How to Revise an Essay–Format and Mechanics Checklist

Revising an Essay:  After you have reviewed the revision checklist for the style of the essay, move on to the format and mechanics checklist.  Here are some questions to ask as you revise the essay.

Format and Mechanics

  1. Most instructors require students to type their essays using a word-processing program such as Microsoft Word.  If you are required to submit a typed essay to your instructor, answer these questions.
  2. Have you included your name, course, date, and assignment name in the upper left-hand corner of the essay?  If not, include all of these items or the items required by your instructor.
  3. Does the length of the essay meet the assignment requirements?  If the essay is too long, shorten it to fit the required length.  If it is too short, add more material to the essay to lengthen it.
  4. Is your paper double-spaced?
  5. Does your paper have a title that is centered, not underlined, not italicized, not within quotation marks, and the first letter of major words capitalized?
  6. Are your paragraphs indented?
  7. Is there extra space between paragraphs?  There should not be any extra space between paragraphs.
  8. Have you used 2nd person pronouns throughout the paper?  You should not use 2nd person pronouns—you, your, yourself, etc.  Go through the paper and edit these pronouns.  First-person pronouns or third-person pronouns used in formal essays are generally accepted by instructors.
  9. Finally, have you proofread your paper for the following grammar and mechanics errors?
  • Spelling errors
  • Pronoun errors
  • Pronoun-antecedent agreement errors
  • Verb and verb tense errors
  • Subject-verb agreement errors
  • Comma errors
  • Fragment errors
  • Comma Splice errors
  • Run-On errors/Fused Sentence errors
  • Apostrophe errors
  • Contractions (avoid contractions)
  • End punctuation errors
  • Abbreviation errors
  • Capitals errors
  • Quotations errors
  • Transition words errors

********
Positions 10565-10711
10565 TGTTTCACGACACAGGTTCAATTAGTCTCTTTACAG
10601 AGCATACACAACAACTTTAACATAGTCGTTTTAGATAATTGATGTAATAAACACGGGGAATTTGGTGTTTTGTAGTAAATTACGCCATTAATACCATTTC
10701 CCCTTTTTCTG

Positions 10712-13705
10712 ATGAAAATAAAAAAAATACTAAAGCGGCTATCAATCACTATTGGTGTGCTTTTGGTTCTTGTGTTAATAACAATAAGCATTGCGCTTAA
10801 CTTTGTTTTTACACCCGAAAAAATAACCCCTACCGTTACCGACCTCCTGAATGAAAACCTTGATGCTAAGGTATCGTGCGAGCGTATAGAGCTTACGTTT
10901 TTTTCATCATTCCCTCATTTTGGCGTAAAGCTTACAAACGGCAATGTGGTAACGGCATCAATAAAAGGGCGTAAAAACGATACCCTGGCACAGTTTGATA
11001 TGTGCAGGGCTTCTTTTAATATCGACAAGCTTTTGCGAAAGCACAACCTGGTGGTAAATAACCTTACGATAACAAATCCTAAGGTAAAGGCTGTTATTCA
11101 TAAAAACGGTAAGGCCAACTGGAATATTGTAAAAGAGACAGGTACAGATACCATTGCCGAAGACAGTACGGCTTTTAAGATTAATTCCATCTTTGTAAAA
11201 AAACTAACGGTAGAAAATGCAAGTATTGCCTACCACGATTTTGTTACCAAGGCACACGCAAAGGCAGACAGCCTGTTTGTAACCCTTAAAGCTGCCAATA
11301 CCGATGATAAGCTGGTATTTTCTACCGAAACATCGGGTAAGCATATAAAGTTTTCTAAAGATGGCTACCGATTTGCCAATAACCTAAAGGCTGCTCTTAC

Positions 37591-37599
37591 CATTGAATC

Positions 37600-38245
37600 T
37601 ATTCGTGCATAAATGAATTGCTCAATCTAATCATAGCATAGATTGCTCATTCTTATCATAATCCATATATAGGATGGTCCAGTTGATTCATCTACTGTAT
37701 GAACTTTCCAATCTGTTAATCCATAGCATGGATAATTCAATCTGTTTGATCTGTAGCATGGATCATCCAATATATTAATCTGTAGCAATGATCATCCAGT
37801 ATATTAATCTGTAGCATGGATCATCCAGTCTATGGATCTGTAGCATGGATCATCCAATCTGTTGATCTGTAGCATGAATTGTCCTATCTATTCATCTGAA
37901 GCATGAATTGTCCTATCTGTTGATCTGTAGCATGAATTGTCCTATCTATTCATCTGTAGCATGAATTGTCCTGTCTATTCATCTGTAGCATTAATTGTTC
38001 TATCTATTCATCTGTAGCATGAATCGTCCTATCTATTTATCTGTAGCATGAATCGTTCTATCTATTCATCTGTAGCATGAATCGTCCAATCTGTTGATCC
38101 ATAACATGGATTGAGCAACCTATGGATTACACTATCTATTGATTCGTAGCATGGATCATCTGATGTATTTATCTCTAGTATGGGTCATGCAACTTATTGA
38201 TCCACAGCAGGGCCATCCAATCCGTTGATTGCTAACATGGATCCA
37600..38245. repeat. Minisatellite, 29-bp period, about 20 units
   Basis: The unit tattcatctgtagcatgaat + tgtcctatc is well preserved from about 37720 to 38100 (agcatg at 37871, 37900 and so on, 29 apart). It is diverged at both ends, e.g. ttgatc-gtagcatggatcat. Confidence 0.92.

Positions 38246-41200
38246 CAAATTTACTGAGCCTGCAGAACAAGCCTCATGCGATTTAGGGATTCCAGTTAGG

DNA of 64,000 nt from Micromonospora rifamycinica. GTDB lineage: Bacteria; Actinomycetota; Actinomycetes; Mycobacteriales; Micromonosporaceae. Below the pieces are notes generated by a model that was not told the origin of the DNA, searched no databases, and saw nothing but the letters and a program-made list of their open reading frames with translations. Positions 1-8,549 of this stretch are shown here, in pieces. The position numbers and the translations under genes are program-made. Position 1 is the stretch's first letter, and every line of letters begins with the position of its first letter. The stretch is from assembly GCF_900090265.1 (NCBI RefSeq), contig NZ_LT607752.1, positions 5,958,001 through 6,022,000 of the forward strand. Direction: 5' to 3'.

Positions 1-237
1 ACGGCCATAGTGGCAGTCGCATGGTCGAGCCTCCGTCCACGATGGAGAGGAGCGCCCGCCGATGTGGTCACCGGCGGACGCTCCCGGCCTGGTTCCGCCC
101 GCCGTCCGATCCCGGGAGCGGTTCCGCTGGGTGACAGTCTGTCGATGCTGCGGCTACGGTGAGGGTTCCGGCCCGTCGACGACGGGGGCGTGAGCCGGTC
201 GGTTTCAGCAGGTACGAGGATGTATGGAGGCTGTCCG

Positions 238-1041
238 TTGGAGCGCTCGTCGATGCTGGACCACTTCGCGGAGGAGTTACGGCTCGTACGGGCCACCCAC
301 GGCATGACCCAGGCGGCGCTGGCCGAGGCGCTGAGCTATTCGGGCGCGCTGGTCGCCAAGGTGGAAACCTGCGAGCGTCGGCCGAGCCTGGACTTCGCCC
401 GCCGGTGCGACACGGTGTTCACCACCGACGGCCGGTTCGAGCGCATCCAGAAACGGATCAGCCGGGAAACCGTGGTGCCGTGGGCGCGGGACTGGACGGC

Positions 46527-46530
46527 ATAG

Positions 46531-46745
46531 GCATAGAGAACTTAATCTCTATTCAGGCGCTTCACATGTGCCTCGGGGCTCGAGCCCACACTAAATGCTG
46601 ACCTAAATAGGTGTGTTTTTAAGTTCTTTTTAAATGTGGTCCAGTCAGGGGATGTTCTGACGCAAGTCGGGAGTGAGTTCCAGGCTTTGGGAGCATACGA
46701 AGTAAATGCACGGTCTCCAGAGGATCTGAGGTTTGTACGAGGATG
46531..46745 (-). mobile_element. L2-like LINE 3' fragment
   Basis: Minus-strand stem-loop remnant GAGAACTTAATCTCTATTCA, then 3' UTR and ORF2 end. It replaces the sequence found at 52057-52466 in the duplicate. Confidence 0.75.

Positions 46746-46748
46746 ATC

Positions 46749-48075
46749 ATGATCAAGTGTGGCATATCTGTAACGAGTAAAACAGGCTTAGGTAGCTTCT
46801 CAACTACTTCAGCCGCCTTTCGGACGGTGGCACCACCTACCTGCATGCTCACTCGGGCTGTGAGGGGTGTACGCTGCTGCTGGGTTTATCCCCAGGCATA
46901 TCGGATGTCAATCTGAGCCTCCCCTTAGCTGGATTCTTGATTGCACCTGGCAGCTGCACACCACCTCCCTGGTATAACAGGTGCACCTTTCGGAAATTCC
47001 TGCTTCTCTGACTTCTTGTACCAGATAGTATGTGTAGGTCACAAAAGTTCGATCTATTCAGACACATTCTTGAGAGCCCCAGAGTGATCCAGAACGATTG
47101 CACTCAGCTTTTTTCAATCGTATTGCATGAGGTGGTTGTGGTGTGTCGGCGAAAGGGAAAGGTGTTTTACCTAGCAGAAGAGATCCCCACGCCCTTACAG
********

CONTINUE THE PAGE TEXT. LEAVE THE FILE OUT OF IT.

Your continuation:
• Awkward wording or phrasing, wordiness, incoherent sentence errors
  • Slang, informal language, or dialect errors

Once the format and mechanics checklist is complete, you can move on to the citing sources checklist.

Writing can be a frustrating task for many students, particularly the older students, because they believe they have lost those writing skills they once knew.  For this reason, I have written several ebooks on writing to help students just like these.  I wrote these ebooks in the manner in which I teach the skills to my students.  I learn by following step-by-step instructions, and I find that method works well for most students, especially students whose grammar and writing skills are weak.

How to Write a Basic Essay in Seven Easy Steps: A Beginner’s Guide is designed to help students break down the various steps involved in writing an essay and tackle one task at a time.  My students tend to do well on essays where they write about topics they know a lot about, and when they are allowed to choose their own topics, I receive great essays.  They know themselves better than anyone else, so why wouldn’t they be able to write an essay that focused on themselves?

How to Write an Argumentative Essay is an extension of how to write a basic essay.  Because the argumentative format is somewhat specialized, meaning some elements must be included before it can be classified as an argumentative essay, students must understand some of the terminology related to the argumentative rhetorical mode.  These terms are defined and explained in the ebook along with directions on how to organize an argumentative essay.

How to Write a Short Story: A Beginner’s Guide is designed for the high school or college student as well as a beginning writer or author who wants to write essays of a creative nature, or in other words, short stories.  The basics of organizing a short story is outlined in this ebook in easy-to-follow, step-by-step instructions.


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